Kemeny, Hanlon, Computers & The World

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Friday, January 11th marked the first public appearance of Dr. Phil Hanlon ’77 as President-Elect of Dartmouth College. After brief introductions by Interim President Folt and Trustee Board Chairman Steve Mandel ’78, Dr. Hanlon spoke of his experiences at the College, drawing comparisons between present-day Dartmouth and the school presided over by President Kemeny in the 1970s.

It makes sense that Dr. Hanlon would invoke President Kemeny, who presided over both coeducation and the insti- tution of the D-plan. Kemeny was president throughout Dr. Hanlon’s undergraduate years. Similarities exist between the two beyond their penchant for numbers and fashionable facial hair.

For instance, Dr. Hanlon’s speech highlighted the importance of undergraduate research, a sentiment that led Kemeny (who was himself a research assistant to Albert Einstein at Princeton) to pioneer the field of computing on the Dartmouth campus.

John Kemeny’s connection to computing was perhaps the most interesting aspect of his long rela- tionship with Dartmouth College. When he joined the faculty in 1953, the closest computer was at MIT. Kemeny made the 135-mile commute frequently until Dartmouth got its own computer six years later. He oversaw use of the LGP-30 by undergraduate students, encouraging their exposure to the new technology.

Kemeney’s enthusiasm was matched by Thomas Kurtz, also of the Dartmouth math department. The two partnered not only in their personal research, but also in the promotion of computing as a research tool for undergraduates. “We at Dartmouth envisaged the possibility of millions of people writing their own computer programs,” Kemeny wrote. To that effect, Kemeny and Kurtz invented the Dartmouth Time Sharing System, which greatly improved computer efficiency and allowed for multiple users access to a CPU from individual terminals. They also invented BASIC in 1964 as an effective, but accesible coding language.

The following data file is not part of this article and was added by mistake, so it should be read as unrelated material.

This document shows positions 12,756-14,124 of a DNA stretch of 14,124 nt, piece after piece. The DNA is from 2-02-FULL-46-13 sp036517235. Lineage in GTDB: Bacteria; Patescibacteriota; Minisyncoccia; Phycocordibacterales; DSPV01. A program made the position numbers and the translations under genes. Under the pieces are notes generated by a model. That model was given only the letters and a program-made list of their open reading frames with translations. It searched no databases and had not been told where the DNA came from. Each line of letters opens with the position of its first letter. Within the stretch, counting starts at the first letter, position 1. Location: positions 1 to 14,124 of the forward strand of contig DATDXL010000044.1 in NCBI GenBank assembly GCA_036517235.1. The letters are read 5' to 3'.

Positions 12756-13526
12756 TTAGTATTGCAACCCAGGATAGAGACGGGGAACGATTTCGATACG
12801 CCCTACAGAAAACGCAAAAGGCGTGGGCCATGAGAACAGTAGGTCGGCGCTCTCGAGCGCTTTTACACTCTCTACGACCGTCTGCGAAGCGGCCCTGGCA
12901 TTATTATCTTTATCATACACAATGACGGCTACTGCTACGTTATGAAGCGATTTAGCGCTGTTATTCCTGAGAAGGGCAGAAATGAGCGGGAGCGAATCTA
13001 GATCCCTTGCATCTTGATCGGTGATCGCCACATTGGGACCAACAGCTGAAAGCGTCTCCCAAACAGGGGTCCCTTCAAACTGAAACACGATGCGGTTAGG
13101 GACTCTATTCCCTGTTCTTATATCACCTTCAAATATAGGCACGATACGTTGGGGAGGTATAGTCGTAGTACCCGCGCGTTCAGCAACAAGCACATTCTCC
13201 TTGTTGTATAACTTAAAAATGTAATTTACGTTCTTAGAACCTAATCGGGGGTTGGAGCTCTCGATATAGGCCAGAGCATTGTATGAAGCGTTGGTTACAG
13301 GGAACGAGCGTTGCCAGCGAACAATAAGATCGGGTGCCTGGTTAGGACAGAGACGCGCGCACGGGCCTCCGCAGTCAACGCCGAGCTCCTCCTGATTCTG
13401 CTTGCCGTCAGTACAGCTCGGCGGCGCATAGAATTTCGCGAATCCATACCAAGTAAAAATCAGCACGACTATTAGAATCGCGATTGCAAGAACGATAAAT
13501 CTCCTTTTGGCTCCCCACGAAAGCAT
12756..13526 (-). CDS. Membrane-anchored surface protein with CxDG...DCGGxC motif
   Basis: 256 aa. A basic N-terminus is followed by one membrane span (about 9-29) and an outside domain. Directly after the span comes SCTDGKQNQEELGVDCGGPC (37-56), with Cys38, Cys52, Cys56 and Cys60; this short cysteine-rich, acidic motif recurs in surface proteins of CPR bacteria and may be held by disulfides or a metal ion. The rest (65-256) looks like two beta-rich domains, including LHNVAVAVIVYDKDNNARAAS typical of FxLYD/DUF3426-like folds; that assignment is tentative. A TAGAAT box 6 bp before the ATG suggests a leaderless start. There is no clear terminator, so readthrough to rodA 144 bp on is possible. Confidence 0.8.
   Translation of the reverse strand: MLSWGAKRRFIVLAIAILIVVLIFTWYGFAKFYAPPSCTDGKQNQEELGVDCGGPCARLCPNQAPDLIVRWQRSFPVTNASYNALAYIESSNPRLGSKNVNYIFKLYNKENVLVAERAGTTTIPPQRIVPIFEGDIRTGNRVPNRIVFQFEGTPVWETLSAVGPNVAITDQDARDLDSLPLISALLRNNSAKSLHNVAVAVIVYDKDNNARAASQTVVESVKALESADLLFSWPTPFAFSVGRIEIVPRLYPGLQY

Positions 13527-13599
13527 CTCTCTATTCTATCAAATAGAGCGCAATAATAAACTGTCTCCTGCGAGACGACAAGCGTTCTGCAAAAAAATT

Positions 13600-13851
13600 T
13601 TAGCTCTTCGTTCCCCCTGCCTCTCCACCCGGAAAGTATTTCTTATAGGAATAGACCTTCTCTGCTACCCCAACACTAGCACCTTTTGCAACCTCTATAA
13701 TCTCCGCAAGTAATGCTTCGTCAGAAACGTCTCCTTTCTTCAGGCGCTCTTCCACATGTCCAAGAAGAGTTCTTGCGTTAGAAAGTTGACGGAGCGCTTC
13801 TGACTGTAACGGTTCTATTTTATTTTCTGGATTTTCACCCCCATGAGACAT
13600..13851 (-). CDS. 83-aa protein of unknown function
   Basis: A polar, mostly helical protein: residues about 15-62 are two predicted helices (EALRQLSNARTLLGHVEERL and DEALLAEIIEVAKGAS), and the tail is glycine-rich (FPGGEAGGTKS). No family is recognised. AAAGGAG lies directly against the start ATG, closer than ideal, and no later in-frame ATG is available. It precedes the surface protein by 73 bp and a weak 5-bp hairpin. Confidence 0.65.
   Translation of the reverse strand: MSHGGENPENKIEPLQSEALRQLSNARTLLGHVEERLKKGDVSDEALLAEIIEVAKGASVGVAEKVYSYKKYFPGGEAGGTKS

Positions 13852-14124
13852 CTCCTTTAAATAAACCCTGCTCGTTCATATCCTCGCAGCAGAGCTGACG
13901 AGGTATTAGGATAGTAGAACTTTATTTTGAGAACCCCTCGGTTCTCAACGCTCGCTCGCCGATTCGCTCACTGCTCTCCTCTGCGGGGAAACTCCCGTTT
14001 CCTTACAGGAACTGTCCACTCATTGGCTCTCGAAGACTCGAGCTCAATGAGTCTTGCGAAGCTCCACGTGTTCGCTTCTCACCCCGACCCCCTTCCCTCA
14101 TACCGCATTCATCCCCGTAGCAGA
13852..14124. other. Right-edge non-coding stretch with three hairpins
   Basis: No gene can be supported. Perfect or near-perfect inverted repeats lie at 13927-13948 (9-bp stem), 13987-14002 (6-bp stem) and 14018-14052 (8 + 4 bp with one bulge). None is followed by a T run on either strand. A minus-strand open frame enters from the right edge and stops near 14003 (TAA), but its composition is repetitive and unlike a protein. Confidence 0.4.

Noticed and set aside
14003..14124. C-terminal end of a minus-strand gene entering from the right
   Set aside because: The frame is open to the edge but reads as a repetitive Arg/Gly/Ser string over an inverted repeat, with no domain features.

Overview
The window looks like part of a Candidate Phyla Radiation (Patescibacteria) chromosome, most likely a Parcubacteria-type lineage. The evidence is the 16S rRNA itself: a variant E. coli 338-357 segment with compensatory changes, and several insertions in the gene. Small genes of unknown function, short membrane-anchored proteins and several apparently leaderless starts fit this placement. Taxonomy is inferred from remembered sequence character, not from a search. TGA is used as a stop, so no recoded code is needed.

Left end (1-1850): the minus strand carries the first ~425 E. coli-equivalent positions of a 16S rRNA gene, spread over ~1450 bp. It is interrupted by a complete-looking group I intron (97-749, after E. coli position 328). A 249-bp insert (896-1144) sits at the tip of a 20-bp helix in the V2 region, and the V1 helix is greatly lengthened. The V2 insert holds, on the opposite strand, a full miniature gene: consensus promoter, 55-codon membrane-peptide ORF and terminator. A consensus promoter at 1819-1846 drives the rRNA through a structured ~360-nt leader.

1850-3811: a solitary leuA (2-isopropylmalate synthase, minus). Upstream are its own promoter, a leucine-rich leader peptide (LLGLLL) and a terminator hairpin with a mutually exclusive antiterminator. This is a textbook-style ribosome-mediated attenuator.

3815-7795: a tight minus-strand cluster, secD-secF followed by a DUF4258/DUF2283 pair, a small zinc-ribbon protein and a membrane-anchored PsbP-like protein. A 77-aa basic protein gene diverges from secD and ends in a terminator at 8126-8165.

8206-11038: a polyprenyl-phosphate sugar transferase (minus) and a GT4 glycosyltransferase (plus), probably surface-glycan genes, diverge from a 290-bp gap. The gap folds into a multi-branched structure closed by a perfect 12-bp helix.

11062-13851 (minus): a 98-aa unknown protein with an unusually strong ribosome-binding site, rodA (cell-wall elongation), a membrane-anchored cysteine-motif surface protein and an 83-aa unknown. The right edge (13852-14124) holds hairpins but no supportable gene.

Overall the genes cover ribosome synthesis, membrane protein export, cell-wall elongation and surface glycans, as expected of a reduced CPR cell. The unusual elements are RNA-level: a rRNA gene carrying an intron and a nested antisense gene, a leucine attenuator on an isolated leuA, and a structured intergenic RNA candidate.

When Kemeny assumed the presidency of Dartmouth in 1971, his perspective evolved. Computers were more than academic tools, they were fast becoming an integral part of society and a subject worth under- standing by virtue of itself. Kemeny wrote, “While computers alone cannot solve the problems of society, these problems are too complex to be solved without highly sophisticated use of computers.” It was crucial, he held, to promote a computer-literate society. President Kemeny not only identified the crucial role computers would play in all aspects of society, but took that intuition and co-opted it into a part of the Dartmouth education.

That point brings us at last to Dr. Hanlon’s speech on January 11th, in which he identified globalization as the newest trend Dartmouth College must address. As he told the audience in Spaulding Auditorium, “our graduates are entering a workplace that is itself undergoing profound changes, a work environment that is characterized by increasing levels of volatility, complexity, workplace diversity, and global reach.” Dr. Hanlon has only begun to step into his role as head of the College, but already his mindset resembles that of President Kemeny, identi- fying the larger trends that will in all likelihood come to characterize the professional ex- perience of Dartmouth graduates. Dr. Hanlon has already embraced the presidency, and while it may be too early to draw substantive conclusions about his leadership, it is clear that he is already thinking like a college president.

Dr. Hanlon further stated that Dartmouth’s primary task is to develop students into leaders that understand and shape the global conversation. His speech did not describe the Dartmouth envisioned by Dr. Kim, but the school that provides the best education to its students. To that end, his stated intention to teach undergraduates courses in the math department is significant, as it bolsters the strength of his commitment to the fundamentals of the Dartmouth education.

The importance Dr. Hanon places on leadership also denotes an appreciation for the ducation gleaned both inside and out of the classroom. Given that he is inheriting a role with an impetus to address student life concerns–which, to wit, encompass not only the Greek system but all campus organizations including athletics–such appreciation could prove meaningful when Dr. Hanlon invariably addresses the College’s insuffererable current policies.

 

Utimately Dr. Hanlon’s agenda based solely on his initial remarks proves a limited excersize. More constructive, perhaps, is the agenda offered here by the writers of The Dartmouth Review, who assert that tsuch changes will go a long way toward improving the College and her vital organs.